‘The Deluge v’

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INVISIBLE: Art of the Unseen 1957-2012

Call me Katie

“Invisible art flouts our expectations and might even make us wonder if we are being sold the emperor’s new clothes… At the end of the day it is a type of conversation between artist and audience that can only ever be fully realised in our imaginations” – Invisible at the Hayward Gallery

Invisible at the Hayward Gallery is absolutely brilliant.The show is an artist’s playground – totally mischievous and fun, yet surprisingly intellectual. The artists are pushing the boundaries, having a play and just seeing what they can get away with.

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The Spheres / Evie Cahir

MELBOURNE ARTS CLUB

Words by Tabi Jackson Gee

Photos by Andy Donohoe

The Book of HoursThe Spheres at No Vacancy Gallery until Sunday 17th & Soft and RawEvie Cahir at Rooftop Art Space until July 11th.

Nestled away like an indignant candle-lit vigil in the midst of the QV this week you’ll find The Spheres AV exhibition, The Book of Hours. Illuminated by a generous scattering of tea lights, the spacious No Vacancy gallery has become a shrine to The Spheres’ haunting visual footage. The Spheres are a Melbourne based group of instrumentalists and film makers, who create visual accompaniments to their music for all encompassing AV performances – playing live shows with carefully constructed moving image backdrops and releasing companioning CDs and DVDs simultaneously.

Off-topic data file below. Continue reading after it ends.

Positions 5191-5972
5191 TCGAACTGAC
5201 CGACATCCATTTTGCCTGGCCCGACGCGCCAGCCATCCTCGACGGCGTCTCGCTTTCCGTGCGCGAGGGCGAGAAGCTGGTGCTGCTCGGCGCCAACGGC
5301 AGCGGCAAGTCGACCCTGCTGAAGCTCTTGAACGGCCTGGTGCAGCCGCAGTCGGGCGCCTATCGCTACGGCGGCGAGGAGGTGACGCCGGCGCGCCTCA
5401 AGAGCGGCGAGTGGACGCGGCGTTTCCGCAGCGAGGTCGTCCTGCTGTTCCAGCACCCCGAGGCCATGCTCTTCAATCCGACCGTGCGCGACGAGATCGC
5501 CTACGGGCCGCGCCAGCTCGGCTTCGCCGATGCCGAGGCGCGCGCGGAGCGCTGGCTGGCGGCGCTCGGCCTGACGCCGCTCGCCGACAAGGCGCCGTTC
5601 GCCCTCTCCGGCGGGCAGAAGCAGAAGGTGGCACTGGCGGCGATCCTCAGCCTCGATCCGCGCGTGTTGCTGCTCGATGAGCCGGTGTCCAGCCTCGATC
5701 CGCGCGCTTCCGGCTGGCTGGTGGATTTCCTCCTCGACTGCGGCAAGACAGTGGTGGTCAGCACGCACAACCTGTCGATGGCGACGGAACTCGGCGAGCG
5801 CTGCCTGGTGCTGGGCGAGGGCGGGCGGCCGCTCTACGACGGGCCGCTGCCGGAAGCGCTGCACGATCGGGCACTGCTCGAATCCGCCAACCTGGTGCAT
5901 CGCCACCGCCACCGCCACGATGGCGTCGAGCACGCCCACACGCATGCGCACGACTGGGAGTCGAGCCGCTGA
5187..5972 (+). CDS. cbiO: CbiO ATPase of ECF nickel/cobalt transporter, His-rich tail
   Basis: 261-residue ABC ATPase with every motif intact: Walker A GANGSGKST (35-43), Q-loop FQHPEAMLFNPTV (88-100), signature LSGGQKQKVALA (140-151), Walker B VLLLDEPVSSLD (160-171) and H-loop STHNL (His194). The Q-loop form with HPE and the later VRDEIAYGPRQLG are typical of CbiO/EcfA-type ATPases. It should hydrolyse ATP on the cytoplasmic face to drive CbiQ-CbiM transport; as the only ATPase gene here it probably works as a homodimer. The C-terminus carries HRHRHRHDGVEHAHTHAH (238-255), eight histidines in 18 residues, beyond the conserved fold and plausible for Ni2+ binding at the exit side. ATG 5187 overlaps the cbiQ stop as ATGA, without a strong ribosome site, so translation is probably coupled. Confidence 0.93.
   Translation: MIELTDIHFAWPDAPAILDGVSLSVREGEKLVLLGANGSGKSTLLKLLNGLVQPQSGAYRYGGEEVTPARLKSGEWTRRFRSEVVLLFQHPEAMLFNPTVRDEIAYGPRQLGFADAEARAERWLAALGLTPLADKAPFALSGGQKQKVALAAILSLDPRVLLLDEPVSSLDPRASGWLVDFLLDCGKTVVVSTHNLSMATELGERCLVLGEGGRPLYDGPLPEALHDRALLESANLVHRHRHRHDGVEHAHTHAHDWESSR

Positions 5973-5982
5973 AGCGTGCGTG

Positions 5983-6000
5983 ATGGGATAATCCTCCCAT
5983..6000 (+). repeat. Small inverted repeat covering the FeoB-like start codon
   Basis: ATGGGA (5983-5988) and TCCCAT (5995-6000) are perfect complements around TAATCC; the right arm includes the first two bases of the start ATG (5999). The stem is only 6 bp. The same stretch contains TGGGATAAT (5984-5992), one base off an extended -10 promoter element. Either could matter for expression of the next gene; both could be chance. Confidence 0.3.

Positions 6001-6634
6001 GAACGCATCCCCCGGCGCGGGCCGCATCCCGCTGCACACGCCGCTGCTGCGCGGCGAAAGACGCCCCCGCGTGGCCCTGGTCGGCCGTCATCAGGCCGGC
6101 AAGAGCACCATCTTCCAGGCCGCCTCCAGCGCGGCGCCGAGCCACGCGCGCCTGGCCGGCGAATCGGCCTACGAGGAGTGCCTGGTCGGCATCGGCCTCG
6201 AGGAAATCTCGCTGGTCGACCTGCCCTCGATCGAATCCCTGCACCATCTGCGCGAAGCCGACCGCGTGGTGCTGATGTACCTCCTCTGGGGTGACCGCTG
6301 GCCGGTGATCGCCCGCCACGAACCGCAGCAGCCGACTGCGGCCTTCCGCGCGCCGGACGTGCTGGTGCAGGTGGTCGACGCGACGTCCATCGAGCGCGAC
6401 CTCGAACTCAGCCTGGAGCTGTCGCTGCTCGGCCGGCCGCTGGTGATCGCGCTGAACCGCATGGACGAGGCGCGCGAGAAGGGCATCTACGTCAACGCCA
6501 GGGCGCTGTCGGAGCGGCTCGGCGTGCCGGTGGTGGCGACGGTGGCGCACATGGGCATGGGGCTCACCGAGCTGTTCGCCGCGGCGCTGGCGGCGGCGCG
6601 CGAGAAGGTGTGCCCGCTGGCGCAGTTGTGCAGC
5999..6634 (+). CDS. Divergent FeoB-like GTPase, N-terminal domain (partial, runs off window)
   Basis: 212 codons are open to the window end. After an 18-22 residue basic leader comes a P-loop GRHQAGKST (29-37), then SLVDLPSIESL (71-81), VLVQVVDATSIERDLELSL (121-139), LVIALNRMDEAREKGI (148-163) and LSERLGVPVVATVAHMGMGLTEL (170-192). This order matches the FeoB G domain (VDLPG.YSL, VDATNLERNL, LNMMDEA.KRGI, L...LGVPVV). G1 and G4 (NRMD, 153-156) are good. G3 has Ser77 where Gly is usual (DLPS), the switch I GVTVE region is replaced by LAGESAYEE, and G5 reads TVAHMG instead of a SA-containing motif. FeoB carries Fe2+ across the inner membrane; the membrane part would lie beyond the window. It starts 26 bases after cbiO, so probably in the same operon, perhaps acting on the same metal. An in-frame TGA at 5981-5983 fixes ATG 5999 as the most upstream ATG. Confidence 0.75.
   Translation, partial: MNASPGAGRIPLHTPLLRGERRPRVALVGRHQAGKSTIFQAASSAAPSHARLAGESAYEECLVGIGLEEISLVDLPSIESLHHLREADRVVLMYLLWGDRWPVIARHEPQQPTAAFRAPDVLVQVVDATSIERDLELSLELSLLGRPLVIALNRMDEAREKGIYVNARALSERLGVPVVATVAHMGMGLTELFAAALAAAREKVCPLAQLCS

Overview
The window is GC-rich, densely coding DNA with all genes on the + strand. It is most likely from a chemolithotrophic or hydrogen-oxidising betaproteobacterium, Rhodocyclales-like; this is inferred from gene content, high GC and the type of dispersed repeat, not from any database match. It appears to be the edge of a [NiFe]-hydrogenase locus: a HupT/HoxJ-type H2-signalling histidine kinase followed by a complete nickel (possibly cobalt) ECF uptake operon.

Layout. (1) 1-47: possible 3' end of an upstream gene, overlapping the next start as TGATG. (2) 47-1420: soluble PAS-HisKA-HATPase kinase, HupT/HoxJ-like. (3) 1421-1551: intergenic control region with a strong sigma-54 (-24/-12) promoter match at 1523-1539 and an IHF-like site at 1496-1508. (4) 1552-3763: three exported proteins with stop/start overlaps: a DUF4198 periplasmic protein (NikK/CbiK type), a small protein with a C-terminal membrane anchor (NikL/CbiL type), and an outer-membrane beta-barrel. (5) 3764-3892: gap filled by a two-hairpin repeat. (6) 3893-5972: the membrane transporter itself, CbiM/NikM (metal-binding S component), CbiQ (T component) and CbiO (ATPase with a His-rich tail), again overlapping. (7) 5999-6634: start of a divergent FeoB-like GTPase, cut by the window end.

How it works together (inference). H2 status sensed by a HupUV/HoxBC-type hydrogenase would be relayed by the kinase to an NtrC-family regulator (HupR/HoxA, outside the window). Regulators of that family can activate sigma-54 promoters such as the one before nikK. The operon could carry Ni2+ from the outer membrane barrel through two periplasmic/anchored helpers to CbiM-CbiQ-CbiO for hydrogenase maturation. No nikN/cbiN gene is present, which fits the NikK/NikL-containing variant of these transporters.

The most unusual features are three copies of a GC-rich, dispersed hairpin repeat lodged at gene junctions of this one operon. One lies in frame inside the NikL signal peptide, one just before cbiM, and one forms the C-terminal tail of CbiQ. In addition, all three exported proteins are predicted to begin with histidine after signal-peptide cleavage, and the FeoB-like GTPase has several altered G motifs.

This week, the art comes before the music. Removing the live performances that usually accompany their films and replacing them with their pre-recorded songs…

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An HDR Visit To The Swamp

My Ramblings on Photography

Went on another walkabout this week, this time to try out the Lumix 7 – 14mm f/4 wide angle lens.  Nice piece of glass!

No sooner than I left this spot, a gator came up just beyond the water’s edge.

I had initially gone there with the idea of trying out the lens, trying to determine how well of a performer it was, especially at 7mm and wide open.  I was pleasantly surprised by it’s performance, especially corner sharpness.  The problem was that the lighting was nothing short of terrible.  So as it turned out, this outing was more of an enlightenment in post processing techniques than a full blown evaluation of the lens.

As I’ve realized so many times before, sometimes we need to step back and revisit our photographs one or two days later.  Sure enough, I began to get ideas for alternatives in post processing.

It occurred to…

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